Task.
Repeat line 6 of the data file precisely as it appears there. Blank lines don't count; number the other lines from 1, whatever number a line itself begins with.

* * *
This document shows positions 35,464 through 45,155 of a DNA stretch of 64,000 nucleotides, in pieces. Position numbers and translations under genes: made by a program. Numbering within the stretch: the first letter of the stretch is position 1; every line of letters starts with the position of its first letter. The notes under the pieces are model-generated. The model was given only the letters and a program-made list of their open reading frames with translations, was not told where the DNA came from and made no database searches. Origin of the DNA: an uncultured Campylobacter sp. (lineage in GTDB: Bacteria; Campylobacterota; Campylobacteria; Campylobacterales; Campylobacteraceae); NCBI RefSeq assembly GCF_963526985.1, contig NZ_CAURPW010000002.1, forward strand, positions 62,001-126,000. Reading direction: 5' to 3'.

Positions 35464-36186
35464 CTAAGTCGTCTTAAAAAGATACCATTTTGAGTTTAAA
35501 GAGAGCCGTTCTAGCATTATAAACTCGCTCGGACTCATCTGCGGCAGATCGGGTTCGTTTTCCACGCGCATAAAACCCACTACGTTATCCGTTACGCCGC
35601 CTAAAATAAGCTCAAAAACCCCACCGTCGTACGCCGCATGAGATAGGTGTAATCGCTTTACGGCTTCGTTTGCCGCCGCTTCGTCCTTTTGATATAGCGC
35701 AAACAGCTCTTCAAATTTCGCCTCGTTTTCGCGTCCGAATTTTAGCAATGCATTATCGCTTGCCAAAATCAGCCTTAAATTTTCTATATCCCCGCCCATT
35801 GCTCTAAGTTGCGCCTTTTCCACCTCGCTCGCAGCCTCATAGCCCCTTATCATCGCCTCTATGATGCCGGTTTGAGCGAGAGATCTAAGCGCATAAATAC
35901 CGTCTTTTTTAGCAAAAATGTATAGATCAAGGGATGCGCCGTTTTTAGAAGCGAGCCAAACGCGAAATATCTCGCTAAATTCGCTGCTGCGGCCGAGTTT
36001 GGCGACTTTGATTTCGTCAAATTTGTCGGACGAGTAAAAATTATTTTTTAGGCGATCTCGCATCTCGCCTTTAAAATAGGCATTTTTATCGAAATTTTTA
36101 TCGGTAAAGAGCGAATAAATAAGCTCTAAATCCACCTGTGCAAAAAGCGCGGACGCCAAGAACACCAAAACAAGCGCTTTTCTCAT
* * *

35701 AAACAGCTCTTCAAATTTCGCCTCGTTTTCGCGTCCGAATTTTAGCAATGCATTATCGCTTGCCAAAATCAGCCTTAAATTTTCTATATCCCCGCCCATT